Paying for CAM Treatment
On this page:
- CAM Spending in the United States
- Paying for CAM Out of Pocket
- Asking CAM Practitioners About Payment
- Private Insurance and CAM
- Federal Health Benefit Programs
- NCCAM’s Role
- For More Information
Many people using or thinking about using complementary and alternative medicineA group of diverse medical and health care systems, practices, and products that are not presently considered to be part of conventional medicine. Complementary medicine is used together with conventional medicine, and alternative medicine is used in place of conventional medicine. (CAM) treatments may have questions about paying for treatment. This fact sheet provides a general overview of related topics and suggests sources for additional information.
CAM Spending in the United States
According to the 2007 National Health Interview Survey (NHIS), adults in the United States spent an estimated $33.9 billion out-of-pocket on CAM treatments during the past 12 months. Of the $33.9 billion, adults spent an estimated $22.0 billion on self-care costs (i.e., CAM products, classes, and materials), while they spent the remaining $11.9 billion on visits to CAM practitioners. Out-of-pocket expenditures on CAM treatments accounted for approximately 1.5 percent of total health care expenditures and 11.2 percent of the total out-of-pocket health care expenditures in the United States.
Paying for CAM Out of Pocket
People usually pay for CAM services and products themselves, i.e., "out of pocket." Even if they have health insurance (the 2007 NHIS found that about one-third of uninsured respondents younger than age 65 used CAM), there is a good chance that their plan does not cover most, or any, CAM therapies.
Asking CAM Practitioners About Payment
If you are planning to use a CAM service, it is important to understand about payment before you begin treatment. Here are some questions to ask the practitioner:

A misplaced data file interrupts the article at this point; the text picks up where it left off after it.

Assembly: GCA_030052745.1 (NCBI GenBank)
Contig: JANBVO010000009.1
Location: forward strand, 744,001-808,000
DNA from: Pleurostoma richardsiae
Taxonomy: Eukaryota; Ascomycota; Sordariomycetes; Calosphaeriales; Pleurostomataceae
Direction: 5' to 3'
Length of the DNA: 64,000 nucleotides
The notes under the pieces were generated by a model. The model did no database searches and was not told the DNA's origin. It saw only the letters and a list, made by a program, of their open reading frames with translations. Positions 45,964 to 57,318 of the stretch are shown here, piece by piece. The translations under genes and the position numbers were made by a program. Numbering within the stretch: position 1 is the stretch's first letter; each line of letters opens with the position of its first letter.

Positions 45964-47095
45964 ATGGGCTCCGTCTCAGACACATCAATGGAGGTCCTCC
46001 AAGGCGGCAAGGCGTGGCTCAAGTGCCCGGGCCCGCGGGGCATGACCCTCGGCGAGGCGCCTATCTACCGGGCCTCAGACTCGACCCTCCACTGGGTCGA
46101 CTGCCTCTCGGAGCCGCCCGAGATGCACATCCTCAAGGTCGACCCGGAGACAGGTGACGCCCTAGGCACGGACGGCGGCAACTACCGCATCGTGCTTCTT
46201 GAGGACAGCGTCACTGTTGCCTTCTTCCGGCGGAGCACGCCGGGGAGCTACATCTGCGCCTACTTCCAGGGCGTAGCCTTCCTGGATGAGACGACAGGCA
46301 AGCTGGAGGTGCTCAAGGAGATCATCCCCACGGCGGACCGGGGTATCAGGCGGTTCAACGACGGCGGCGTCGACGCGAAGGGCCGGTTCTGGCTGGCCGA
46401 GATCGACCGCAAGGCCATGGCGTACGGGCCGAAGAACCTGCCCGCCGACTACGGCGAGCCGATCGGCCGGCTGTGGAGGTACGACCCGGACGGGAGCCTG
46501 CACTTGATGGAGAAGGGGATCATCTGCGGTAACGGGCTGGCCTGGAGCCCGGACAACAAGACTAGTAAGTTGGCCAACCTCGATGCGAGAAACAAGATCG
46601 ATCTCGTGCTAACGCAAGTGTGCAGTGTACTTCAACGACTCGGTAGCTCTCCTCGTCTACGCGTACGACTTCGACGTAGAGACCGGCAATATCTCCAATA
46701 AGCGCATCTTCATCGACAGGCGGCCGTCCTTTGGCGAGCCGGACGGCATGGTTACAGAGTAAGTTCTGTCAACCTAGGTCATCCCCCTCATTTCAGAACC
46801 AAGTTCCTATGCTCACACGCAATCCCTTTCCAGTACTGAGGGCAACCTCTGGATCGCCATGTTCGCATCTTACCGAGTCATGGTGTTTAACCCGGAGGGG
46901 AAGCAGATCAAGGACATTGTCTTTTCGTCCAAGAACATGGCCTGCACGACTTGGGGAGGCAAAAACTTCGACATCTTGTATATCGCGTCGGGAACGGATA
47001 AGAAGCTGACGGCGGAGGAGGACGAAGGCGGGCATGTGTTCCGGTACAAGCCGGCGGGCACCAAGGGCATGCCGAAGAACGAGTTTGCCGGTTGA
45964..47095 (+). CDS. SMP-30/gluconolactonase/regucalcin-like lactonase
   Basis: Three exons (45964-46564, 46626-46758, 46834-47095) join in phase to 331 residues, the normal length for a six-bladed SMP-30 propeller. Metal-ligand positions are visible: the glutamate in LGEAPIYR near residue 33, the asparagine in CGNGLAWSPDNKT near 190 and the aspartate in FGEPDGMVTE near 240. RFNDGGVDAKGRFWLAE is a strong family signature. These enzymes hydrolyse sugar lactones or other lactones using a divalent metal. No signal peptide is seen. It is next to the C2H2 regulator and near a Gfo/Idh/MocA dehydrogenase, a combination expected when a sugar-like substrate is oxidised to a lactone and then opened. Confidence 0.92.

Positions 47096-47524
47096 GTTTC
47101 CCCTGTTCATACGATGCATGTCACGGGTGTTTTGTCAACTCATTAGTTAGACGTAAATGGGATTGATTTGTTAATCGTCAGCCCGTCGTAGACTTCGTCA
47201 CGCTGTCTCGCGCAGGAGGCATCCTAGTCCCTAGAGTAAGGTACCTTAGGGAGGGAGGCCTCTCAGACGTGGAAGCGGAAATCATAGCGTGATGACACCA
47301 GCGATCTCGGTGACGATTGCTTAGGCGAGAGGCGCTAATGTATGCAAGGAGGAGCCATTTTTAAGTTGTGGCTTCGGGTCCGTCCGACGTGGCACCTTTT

- Costs: What does the first appointment cost? What do follow-up appointments cost? How many appointments am I likely to need? Are there any additional costs (e.g., tests, equipment, supplements)?
- Insurance (if you have a health insurance plan): Do you accept my insurance plan? What has been your experience with my plan’s coverage for people with my condition? Do I file the claims, or do you take care of that?
- Payment options (if it would be difficult for you to pay the full fee for each visit): Could you arrange a payment plan over time? Do you offer a sliding-scale fee (i.e., fees based on income and ability to pay)?
Private Insurance and CAM
Private health insurance plans may offer coverage of certain CAM therapies, such as chiropractic, acupunctureA family of procedures that originated in traditional Chinese medicine. Acupuncture is the stimulation of specific points on the body by a variety of techniques, including the insertion of thin metal needles though the skin. It is intended to remove blockages in the flow of qi and restore and maintain health., and massagePressing, rubbing, and moving muscles and other soft tissues of the body, primarily by using the hands and fingers. The aim is to increase the flow of blood and oxygen to the massaged area.. Overall, however, coverage of CAM therapies is relatively limited—compared with coverage of conventional therapies. One factor is a lack of scientific evidence regarding the cost-effectiveness of CAM therapies. As consumer interest in CAM grows, more insurance companies and managed care organizations may consider offering coverage of CAM therapies shown to be safe and effective.
About Employer-Sponsored Health Plans
Many people with private health insurance are covered by employer-sponsored plans. While these employer-sponsored plans are more likely than others to offer CAM coverage, the benefit is likely to cover only certain CAM therapies, and other restrictions may apply:
- Deductibles and/or copayments may be higher than those for conventional care.
- You may need preauthorization or a referral from your primary care physician.
- You may be limited to an approved network of providers.
- There may be ceilings on the number of visits or the annual dollar amount paid.
Some employers offer CAM coverage by allowing employees to purchase CAM "riders" to their standard health insurance plans. Some offer discount programs, in which plan members pay for CAM services out-of-pocket but at a discounted rate the insurer has negotiated with participating providers.